Know When to Fold ‘Em

4. February, 2010 Theater No comments

Thirteenth show of 2010: Animals out of Paper, SF Playhouse, February 2.

Aly Mawji and Lorri Holt. Photo by Jessica Palopoli

Ilana Andrews should be folding. A prominent origami artist, she’s been commissioned to design a crease pattern for a sleeve that can fit through a hole in the chest and then unfurl to clutch the human heart. But Ilana’s had folder’s block for weeks, ever since her marriage fell apart and her dog ran away, and she’s been holed up in her art studio as her life has folded in on itself.

That’s where we are at the beginning of Rajiv Joseph’s play Animals out of Paper, which premiered at New York’s Second Stage Theatre in 2008 and is now being given its West Coast premiere by SF Playhouse. Upon entering the theater you’re greeted by artistic director Bill English’s terrific set of a cramped and messy studio seen on a diagonal, with piles of clothes and papers all over the place, and an impressive stack of used Chinese takeout boxes. A large paper hawk dominates the room, and other impressive origami animals stand on the shelves or hang from the ceiling. The origami art for the production was created by artists from Bay Area Rapid Folders, and local origami artists were consulted throughout the preparation for the piece.

As the play begins a guy shows up at the door of Ilana’s building in the pouring rain asking to be buzzed in. After much deliberation (and an amusing silent monologue because he doesn’t know the intercom’s off), she lets him up. It turns out to be Andy Froling, the treasurer for American Origami, come to check on her because her mail is being returned to sender. “I crawl into a hole for two months, and the only person who notices is the treasurer for American Origami,” Ilana says in exasperation.

Played with infectious enthusiasm by David Deblinger, Andy is chatty and dorkily charming, a high school calculus teacher who literally counts his blessings and writes them down in a little book where he’s been compiling them since he was twelve. Bright-eyed and self-effacing, wherever he is, he’s just happy to be there. With a great reserve of pent-up energy and great comic timing, Lorri Holt gives a particularly affecting performance as Ilana. Initially impatient and introverted, she becomes less closed off as the play progresses, but retains a guarded quality even when most at her ease that ultimately seems like a hard-won quality of being an adult, something appealingly lacking in Andy’s childlike sense of wonder.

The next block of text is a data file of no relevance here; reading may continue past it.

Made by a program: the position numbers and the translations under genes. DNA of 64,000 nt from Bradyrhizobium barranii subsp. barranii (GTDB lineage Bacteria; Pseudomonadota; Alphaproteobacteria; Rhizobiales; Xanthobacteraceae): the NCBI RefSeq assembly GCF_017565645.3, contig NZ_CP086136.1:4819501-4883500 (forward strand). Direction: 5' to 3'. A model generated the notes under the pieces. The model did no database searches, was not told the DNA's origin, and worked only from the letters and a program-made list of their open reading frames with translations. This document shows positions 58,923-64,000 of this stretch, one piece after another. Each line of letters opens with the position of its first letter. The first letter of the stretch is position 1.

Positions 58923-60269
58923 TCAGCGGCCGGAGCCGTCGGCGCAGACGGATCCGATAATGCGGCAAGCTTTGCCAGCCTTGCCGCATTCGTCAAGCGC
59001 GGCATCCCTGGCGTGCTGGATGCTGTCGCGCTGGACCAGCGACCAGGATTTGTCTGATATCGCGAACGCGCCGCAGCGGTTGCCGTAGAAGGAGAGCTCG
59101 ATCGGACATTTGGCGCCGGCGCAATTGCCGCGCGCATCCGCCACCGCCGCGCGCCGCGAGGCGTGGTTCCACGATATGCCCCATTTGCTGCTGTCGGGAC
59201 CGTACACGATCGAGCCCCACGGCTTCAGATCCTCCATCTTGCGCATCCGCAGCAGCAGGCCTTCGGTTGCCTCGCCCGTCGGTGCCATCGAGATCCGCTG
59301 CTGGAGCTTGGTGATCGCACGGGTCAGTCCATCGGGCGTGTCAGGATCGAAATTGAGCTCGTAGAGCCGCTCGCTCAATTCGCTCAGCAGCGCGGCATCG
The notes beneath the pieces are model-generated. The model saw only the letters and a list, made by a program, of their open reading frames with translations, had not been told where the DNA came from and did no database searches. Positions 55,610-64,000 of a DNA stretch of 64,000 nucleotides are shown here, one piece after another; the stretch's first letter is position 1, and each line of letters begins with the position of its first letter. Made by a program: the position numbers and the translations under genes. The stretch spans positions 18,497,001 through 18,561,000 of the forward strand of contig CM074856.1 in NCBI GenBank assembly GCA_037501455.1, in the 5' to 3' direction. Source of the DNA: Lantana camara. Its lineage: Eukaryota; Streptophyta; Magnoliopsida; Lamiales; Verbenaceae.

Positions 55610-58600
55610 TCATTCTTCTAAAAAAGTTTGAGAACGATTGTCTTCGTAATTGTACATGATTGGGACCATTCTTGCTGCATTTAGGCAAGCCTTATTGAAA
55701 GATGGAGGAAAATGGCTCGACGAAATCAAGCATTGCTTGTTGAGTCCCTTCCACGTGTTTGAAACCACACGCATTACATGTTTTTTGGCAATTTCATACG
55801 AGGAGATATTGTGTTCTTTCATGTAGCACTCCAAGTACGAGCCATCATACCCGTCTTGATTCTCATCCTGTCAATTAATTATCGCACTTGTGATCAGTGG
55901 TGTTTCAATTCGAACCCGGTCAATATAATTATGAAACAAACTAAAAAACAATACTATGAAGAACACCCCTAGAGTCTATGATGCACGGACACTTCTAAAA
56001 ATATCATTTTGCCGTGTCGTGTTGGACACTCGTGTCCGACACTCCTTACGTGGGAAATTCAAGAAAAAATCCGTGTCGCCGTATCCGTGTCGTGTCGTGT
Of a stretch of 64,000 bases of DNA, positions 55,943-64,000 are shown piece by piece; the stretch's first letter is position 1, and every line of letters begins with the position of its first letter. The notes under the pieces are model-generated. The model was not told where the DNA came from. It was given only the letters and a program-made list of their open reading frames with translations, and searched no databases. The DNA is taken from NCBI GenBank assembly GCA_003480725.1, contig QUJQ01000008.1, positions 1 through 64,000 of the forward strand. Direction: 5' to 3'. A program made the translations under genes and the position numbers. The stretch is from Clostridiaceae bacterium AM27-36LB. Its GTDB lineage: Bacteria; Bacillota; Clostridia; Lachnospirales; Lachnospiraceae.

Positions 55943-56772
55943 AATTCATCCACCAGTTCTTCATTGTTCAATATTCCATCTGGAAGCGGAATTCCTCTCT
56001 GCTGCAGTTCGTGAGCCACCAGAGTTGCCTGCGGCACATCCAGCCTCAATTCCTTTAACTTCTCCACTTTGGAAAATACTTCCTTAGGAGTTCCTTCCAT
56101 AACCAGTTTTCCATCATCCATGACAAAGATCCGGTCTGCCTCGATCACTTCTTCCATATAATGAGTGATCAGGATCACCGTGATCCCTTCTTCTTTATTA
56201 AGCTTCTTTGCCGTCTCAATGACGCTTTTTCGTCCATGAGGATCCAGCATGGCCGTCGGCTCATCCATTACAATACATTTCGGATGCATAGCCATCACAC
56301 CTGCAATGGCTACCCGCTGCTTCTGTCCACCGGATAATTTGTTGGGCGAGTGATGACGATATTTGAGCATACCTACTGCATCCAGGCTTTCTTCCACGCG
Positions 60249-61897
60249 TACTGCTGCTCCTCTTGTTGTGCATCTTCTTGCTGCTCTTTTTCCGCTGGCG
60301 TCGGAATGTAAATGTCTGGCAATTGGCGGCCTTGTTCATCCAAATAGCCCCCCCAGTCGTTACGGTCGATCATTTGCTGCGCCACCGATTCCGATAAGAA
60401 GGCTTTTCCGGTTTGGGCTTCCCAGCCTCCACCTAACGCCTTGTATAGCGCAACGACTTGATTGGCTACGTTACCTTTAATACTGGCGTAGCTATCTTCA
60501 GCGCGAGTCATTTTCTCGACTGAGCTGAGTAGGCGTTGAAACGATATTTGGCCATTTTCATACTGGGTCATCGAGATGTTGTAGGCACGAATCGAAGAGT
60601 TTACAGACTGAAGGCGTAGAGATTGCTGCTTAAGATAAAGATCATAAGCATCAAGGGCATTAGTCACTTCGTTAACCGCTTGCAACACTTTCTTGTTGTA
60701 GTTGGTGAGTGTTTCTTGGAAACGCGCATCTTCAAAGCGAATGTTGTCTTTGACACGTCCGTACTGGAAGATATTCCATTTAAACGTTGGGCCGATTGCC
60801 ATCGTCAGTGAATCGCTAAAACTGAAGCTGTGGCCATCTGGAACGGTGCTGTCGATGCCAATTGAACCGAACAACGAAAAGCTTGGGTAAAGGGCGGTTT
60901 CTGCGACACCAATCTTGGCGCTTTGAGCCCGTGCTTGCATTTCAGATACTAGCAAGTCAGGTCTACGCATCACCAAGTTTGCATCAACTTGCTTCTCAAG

Andy clearly has a crush on Ilana, and he’s come with a hidden agenda—to ask her to tutor his student Suresh, a prodigy who’s never challenged enough and who has shown an eerie instinctive knack for intricate origami. Ilana demurs, just wanting to be left alone, but is enchanted by samples of the kid’s talent.

Aly Mawji has great intensity as Suresh, a teenage genius who affects a blasé, standoffish attitude and hip-hop patois but at the same time is a sensitive neatnik with a compulsion to put other people’s things in order. Suresh recently lost his mother in a hit-and-run accident, and in his cell phone calls his whole persona falls away it sounds like he’s singlehandedly holding his family together. The scenes in which he dances his way through cleaning up the studio or holds forth on the relationship between freestyle rapping and origami are especially compelling. (The choreography’s by Kimberly Richards, with Daveed Diggs as a hip-hop consultant.)

Director Amy Glazer’s tightly paced staging handles both the comedy and the pathos beautifully, punctuated with bursts of jazz between scenes. Steve Schoenbeck’s skillful sound design deftly captures ambient rain and street sounds, or the gradations of iPod music heard through one earbud, both earbuds, or heard from a distance. All aspects of the production and performances fall into place marvelously and make it a delight to see what Joseph’s intriguing and thoroughly entertaining play shapes into as it unfolds.

Animals out of Paper
Through February 27
SF Playhouse
533 Sutter St.
San Francisco, CA

About author

No comments yet.

Be first to leave your comment!




Your comment:

Add your comment